Yogurt vs. yoghurt: 3 recipes to incorporate in your diet

Written by The Frontier Post

Ayla Coşkun

The white wonder that is yoghurt constitutes an integral part of Turkish cuisine, featuring in everything from soups to desserts. Let’s take a look at three spins on how to use the popular probiotic

The benefits of yogurt are undeniable. Speaking as a person who has frequent trouble with bowel movements, I can attest to that. I am by no means a medical professional, but the probiotic properties of the white wonder are, like I said before, undeniable. And the Turks, as the inventors of the dairy product, have a wide range of recipes. So let’s dive into a few recipes from here and there to help incorporate yogurt into your diet.


As much as yogurt is an integral part in Turkish cuisine, the same can be said of eggplant as well. There are almost 51 different ways to prepare the vegetable, and this is a good one for sure. The origins of this dish are contested, but it would be fair to say each Middle Eastern country has its own interpretation. Some skip on the chickpeas altogether, while others add plenty. Here is our take on the dish/meze.


  • 2 roasted eggplants
  • 200 grams cooked chickpeas
  • 4 tablespoons süzme (strained) yogurt
  • 2 tablespoons tahini
  • Juice of 1 lemon
  • 3-4 cloves garlic
  • 1 tablespoon olive oil
Mutabbal’s origins may be debated but its taste surely isn’t. (Shutterstock Photo)
Mutabbal’s origins may be debated but its taste surely isn’t. (Shutterstock Photo)


First off, you want to roast your eggplants over an open fire if possible. Easier said than done and considering our modern setup at home, quite a mess. Alternatively, you can roast the eggplant in the oven. Once it has softened, completely remove all of its black peel and the stem. Make use of a spoon to scoop every last bit of the aubergine’s flesh from the skin. Chop this as small as possible and squeeze the lemon over it.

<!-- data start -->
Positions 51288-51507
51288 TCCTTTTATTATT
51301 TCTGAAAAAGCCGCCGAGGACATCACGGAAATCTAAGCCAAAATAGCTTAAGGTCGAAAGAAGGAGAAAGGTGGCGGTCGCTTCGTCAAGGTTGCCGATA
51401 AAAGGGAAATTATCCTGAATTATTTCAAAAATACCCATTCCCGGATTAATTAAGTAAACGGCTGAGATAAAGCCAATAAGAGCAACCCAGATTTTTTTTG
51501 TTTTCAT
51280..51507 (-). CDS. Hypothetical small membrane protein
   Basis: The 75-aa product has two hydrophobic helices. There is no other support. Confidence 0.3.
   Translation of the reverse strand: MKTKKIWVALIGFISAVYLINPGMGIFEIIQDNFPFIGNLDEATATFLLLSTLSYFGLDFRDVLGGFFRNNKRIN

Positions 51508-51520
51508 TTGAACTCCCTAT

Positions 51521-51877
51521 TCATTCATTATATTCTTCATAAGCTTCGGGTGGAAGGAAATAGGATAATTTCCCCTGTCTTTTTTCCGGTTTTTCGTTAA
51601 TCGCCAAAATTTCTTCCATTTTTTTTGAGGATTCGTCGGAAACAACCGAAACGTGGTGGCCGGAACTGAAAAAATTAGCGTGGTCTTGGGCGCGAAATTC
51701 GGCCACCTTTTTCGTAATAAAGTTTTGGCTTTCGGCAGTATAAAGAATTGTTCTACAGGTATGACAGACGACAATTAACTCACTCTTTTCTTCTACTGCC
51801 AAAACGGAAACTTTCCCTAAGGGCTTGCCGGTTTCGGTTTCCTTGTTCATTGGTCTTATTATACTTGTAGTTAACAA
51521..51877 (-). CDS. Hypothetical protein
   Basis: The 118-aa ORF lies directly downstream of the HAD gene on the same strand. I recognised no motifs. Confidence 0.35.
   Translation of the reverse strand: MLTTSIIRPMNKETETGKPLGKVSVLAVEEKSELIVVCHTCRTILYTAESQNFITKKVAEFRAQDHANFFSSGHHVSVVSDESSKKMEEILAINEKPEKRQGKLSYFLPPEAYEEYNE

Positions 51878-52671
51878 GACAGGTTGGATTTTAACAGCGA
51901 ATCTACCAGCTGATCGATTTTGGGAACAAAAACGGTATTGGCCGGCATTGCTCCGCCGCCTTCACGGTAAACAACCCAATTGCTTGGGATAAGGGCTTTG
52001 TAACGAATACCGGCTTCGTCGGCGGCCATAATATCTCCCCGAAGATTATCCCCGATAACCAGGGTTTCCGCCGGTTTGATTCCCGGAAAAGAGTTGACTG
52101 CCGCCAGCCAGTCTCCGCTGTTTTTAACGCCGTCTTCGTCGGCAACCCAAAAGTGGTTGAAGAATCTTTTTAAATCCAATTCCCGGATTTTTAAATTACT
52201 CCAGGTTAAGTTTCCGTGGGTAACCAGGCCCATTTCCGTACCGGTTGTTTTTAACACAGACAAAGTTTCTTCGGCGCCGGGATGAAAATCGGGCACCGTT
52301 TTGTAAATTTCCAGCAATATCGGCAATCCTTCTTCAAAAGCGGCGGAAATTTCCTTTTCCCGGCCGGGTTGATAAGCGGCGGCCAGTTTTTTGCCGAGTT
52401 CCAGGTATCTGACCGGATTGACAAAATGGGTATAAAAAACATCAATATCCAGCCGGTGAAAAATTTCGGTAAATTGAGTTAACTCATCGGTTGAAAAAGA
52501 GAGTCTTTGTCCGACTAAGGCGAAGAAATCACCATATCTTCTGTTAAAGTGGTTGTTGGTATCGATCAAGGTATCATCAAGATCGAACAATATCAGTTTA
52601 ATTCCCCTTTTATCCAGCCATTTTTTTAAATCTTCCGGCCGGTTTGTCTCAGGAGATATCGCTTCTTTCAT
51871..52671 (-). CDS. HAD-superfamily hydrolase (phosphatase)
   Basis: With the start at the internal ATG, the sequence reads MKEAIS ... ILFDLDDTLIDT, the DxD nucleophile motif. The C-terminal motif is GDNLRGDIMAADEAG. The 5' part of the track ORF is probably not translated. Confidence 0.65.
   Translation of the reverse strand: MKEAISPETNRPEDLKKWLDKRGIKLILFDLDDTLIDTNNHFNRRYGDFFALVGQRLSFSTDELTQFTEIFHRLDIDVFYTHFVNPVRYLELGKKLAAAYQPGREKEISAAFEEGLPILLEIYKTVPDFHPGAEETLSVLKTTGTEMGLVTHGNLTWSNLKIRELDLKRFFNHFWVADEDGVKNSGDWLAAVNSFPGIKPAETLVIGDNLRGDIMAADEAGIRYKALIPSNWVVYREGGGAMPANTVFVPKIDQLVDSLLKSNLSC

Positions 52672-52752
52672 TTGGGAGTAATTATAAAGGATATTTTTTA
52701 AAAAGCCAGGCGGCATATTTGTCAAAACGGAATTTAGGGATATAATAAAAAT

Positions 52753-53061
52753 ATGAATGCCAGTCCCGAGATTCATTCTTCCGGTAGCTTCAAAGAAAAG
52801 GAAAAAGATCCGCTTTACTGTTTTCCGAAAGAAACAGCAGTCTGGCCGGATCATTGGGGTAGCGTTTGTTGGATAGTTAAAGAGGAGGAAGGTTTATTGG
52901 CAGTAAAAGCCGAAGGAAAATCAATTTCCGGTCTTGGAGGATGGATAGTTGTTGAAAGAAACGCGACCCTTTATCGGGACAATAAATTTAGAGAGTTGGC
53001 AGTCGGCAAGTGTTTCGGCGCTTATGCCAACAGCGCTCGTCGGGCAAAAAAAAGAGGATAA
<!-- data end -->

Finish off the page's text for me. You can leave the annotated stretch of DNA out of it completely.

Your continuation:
In a separate bowl remove the skin of the chickpeas and blend them. If the blender is a hassle or gives you a hard time, you can add a couple of tablespoons of water to make it smooth.

Add the pureed chickpeas to the eggplant mix before adding the rest of the ingredients – make sure you chopped the garlic cloves as finely as possible. Mix well and serve!


Drizzling olive oil over the mutabbal is for many a must! You can also incorporate crushed walnuts, mixing them in or just sprinkling them on top, for an altogether different texture.

The yogurt soup is a staple in Turkish cuisine. (Shutterstock Photo)
The yogurt soup is a staple in Turkish cuisine. (Shutterstock Photo)

Yogurt soup

As the days grow shorter, it is only natural to gravitate to something warm and soul-nurturing. One of my favorite soups is yogurt soup for this very reason. Paired with a slice or two of bread, I personally don’t need anything else for dinner.


  • 90 grams wheat
  • 170 grams chickpeas
  • 1 kilogram yogurt
  • 1 tablespoon of flour (optional)
  • 1-2 tablespoons of butter
  • Salt, dried mint and other spices to taste